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Page 191 - SURGERY (THE INTERNATIONAL ENCYCLOPAEDIA OF). A Systematic Treatise on the Theory and Practice of Surgery by Authors of various Nations.
Page 51 - Which strike ev'n eyes incurious ; but each moss, Each shell, each crawling insect, holds a rank Important in the plan of Him who framed This scale of beings ; holds a rank which lost Would break the chain, and leave behind a gap Which Nature's self would rue.
Page 164 - Hooper's Physician's Vade Mecum : a Manual of the Principles and Practice of Physic, with an Outline of General Pathology, Therapeutics, and Hygiene.
Page 220 - By GERALD F. YEO, MD, FRCS, Professor of Physiology in King's College, London.
Page 120 - Resolved, That a committee of seven be appointed by the Chair to...
Page 44 - A PRACTICAL TREATISE ON THE MEDICAL AND SURGICAL USES OF ELECTRICITY; including Localized and General Faradization ; Localized and Central Galvanization ; Electrolysis and Galvano-Cautery.
Page 174 - That tuberculosis is transmitted from parent to child, is one of the established facts in medicine." This is absurd. If the disease is transmitted, why does it remain latent for so many years? There is no such tHing as the direct transmission of a tubercular virus from parent to offspring. This has been shown by such pathologists as Guizot, who, "In four hundred post-mortem examinations of the bodies of new-born infants, failed to find a single deposit of tubercle, and Gluge asserts that there is...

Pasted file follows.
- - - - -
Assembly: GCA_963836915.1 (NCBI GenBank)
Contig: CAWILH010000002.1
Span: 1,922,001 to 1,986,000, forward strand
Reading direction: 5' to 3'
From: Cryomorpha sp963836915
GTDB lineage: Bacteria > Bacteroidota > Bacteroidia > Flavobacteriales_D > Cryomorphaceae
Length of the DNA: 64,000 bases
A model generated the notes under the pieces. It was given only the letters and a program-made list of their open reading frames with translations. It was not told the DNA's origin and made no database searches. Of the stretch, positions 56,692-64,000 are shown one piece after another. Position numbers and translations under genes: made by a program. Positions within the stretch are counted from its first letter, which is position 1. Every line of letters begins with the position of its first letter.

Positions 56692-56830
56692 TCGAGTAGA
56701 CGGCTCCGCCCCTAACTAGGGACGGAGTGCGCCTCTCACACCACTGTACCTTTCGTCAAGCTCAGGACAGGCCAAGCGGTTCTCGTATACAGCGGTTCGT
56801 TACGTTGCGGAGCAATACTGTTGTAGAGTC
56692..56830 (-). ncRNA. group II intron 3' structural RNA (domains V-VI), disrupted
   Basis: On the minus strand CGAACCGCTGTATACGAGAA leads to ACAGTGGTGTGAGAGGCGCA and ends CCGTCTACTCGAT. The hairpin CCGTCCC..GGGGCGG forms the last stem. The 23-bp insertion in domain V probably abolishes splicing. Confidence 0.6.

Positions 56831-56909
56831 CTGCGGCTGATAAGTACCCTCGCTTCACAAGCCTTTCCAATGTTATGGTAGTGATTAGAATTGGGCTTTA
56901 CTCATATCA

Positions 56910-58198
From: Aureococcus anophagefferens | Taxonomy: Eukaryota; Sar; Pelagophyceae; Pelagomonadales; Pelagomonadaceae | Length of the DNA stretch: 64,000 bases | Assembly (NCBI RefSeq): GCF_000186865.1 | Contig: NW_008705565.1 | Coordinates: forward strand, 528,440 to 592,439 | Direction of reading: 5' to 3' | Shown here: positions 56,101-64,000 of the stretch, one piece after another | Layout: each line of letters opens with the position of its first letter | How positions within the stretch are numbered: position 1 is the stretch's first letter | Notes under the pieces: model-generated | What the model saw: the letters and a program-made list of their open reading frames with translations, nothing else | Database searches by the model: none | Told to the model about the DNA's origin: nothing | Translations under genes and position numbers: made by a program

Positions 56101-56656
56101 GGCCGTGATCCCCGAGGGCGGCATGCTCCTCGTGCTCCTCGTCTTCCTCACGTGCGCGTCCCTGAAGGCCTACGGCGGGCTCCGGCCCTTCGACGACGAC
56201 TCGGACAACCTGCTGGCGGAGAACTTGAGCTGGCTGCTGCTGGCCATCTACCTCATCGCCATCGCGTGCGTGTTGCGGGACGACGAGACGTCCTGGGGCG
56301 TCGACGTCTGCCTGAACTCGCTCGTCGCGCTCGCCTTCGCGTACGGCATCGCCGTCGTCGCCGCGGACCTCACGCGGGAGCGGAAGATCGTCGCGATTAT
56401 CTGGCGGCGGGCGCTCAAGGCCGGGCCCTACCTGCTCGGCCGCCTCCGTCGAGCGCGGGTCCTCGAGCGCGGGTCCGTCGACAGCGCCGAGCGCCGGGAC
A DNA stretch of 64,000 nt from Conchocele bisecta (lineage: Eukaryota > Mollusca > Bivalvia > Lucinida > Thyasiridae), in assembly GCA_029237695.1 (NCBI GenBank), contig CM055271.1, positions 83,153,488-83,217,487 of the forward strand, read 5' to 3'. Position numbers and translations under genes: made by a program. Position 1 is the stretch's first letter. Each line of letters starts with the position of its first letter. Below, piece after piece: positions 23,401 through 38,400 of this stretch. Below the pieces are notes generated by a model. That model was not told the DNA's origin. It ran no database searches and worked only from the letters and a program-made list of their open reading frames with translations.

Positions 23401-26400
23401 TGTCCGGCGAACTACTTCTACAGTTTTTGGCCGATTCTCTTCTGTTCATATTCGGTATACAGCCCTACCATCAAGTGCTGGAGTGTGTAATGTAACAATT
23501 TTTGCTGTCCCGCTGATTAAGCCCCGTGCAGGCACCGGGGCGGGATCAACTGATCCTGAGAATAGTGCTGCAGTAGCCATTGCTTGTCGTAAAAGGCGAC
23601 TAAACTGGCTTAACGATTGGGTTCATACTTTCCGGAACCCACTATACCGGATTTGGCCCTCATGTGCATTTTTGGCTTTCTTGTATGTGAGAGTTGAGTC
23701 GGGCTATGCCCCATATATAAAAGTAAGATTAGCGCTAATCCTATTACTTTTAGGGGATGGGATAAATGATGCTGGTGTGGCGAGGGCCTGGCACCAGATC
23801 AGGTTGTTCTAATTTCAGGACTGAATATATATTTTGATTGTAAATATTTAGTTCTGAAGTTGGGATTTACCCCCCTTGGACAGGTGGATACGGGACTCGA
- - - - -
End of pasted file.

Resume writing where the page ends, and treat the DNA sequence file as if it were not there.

Page 124 - While not advocating useless waste of blood, and especially in patients suffering surgical shock, I assert that there is an unnecessary fear of blood spurting from a few insignificant vessels. The largest artery can be controlled by pressure not greater than is used for ringing the electric bell in your hotel. Hence, there is always sufficient power in your fingers to obviate fatal hemorrhage until strings can be obtained and applied. DANGER OF TREPHINING...
Page 37 - No. xxx. Sig. Five powders daily at intervals, between meals. By this method beginning boils will be aborted, and those far enough advanced to threaten a siege of several weeks and successive crops, will soften and heal in such short time that the patient will be surprised at the result. When they can be obtained, granules containing one-tenth grain are to be preferred to the powders. The urine should be examined for sugar, as boils and diabetes often go together.